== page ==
The Washington Post

In rambling CPAC speech, Donald Trump says GOP ‘in serious trouble’

Celebrity mogul Donald Trump opened the second day of the 2013 Conservative Political Action Conference with a speech that combined dire predictions about the GOP's future with boasts about his own career.

"The Republican Party is in serious trouble," Trump said. "When you spend $400 million on a campaign and you lose, you know there's a problem."

He warned the party that it could not win by changing Medicare, Medicaid and Social Security "for the worse." He declared that if 11 million undocumented immigrants are given legal status, "every one of those 11 million people will be voting Democratic; that's just the way it works." Immigration reform, he suggested, might be a suicide mission. Louisiana Gov. Bobby Jindal's description of the GOP as the "stupid party," Trump predicted, would come back to haunt Republicans.

But he had solutions. On entitlements, he argued that we simply need a great economy. "Medicare, Medicaid and Social Security, they all become affordable when we become a wealthy country again," he said. Like President Obama has, he called for a focus on manufacturing, saying "we have to take back our jobs from China."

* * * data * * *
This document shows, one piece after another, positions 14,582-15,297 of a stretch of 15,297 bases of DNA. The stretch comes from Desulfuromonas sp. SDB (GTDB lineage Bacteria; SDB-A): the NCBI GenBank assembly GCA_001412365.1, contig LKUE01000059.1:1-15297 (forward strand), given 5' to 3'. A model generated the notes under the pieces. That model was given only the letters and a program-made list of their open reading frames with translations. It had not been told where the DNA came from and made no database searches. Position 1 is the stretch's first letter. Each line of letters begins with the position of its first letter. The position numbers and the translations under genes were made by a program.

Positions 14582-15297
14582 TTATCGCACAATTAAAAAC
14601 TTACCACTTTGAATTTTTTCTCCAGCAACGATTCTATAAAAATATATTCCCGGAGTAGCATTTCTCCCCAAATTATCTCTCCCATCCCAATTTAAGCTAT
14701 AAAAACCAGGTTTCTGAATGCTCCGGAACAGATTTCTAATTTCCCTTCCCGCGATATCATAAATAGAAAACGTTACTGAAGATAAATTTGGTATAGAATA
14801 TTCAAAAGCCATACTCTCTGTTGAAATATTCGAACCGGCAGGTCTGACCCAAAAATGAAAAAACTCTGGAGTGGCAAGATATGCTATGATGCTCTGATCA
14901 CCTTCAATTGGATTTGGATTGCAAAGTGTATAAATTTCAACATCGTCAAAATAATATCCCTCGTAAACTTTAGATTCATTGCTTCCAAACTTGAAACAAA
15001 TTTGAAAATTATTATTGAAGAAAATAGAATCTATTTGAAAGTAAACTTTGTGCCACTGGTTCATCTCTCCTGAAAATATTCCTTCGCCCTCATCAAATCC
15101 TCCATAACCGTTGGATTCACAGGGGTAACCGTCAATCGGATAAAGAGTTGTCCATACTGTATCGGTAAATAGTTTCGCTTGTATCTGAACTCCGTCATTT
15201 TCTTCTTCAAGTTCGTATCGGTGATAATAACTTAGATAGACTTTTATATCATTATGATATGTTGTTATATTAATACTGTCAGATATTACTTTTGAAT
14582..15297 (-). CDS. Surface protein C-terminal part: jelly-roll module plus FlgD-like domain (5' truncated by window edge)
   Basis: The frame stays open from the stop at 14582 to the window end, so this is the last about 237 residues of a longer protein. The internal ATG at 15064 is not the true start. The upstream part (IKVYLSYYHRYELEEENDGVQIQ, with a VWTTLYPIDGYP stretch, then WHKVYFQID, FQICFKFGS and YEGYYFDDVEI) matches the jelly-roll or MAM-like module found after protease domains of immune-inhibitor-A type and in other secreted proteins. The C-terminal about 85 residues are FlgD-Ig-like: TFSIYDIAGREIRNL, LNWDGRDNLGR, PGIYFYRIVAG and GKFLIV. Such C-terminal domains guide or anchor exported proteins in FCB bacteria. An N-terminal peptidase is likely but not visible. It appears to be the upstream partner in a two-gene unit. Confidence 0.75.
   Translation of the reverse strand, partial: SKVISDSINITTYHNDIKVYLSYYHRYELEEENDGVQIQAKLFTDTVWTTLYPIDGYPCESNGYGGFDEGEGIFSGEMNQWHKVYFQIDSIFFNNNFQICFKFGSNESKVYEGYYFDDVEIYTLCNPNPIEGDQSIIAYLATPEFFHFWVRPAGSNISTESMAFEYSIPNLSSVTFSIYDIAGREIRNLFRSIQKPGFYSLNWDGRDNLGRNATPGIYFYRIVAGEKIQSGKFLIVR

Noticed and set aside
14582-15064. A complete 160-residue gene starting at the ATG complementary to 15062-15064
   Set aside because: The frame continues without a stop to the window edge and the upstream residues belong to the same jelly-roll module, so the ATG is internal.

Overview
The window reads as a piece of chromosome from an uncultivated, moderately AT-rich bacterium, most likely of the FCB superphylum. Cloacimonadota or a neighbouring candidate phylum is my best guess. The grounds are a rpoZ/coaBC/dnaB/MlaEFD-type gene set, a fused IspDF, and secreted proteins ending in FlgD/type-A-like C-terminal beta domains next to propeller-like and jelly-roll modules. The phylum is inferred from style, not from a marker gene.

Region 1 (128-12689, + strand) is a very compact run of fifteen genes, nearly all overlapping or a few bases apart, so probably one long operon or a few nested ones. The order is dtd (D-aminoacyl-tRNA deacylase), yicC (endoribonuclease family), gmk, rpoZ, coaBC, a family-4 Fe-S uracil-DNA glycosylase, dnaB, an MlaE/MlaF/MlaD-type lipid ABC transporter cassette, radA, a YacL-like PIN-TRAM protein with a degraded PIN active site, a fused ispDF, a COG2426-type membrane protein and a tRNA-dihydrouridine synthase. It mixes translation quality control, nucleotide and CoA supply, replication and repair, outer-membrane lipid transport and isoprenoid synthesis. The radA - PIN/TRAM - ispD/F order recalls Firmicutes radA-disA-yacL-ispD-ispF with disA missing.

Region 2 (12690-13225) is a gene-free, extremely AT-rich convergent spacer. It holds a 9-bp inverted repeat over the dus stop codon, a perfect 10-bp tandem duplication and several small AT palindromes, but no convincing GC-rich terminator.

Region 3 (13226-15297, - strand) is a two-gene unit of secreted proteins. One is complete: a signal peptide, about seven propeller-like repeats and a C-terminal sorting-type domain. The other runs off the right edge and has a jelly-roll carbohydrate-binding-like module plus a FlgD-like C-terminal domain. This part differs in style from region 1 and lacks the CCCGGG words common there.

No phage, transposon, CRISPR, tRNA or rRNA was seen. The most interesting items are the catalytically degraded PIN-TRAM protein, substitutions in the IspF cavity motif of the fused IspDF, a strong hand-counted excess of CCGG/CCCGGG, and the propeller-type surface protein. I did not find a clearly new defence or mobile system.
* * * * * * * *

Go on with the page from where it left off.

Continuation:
On immigration, he suggested bringing in more people from Europe. "I have many friends from Europe; they want to come in," but they can't, he said. "People whose sons went to Harvard!"

He dabbled in foreign policy, arguing that the United States should pay itself $1.5 trillion out of Iraq's oil reserves and saying the United States is "a laughing stock" abroad.

Trump was also ready to take on his critics, calling them "total lightweights" who "can't buy a clean shirt." He suggested that "the problem with the country" was that the White House never took him up on an offer to build a new ballroom for official state dinners.

He suggested that Mitt Romney should have been a little more boastful himself.

"I think if Mitt made one mistake -- and I like Mitt a lot -- it's that he didn't talk enough about his success," Trump said.

There were bouts of applause and laughter during the speech. But overall the audience response was muted, and there were long stretches of silence during Trump's speech.

Rachel Weiner covers local politics for The Washington Post.



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Aaron Blake · March 15, 2013

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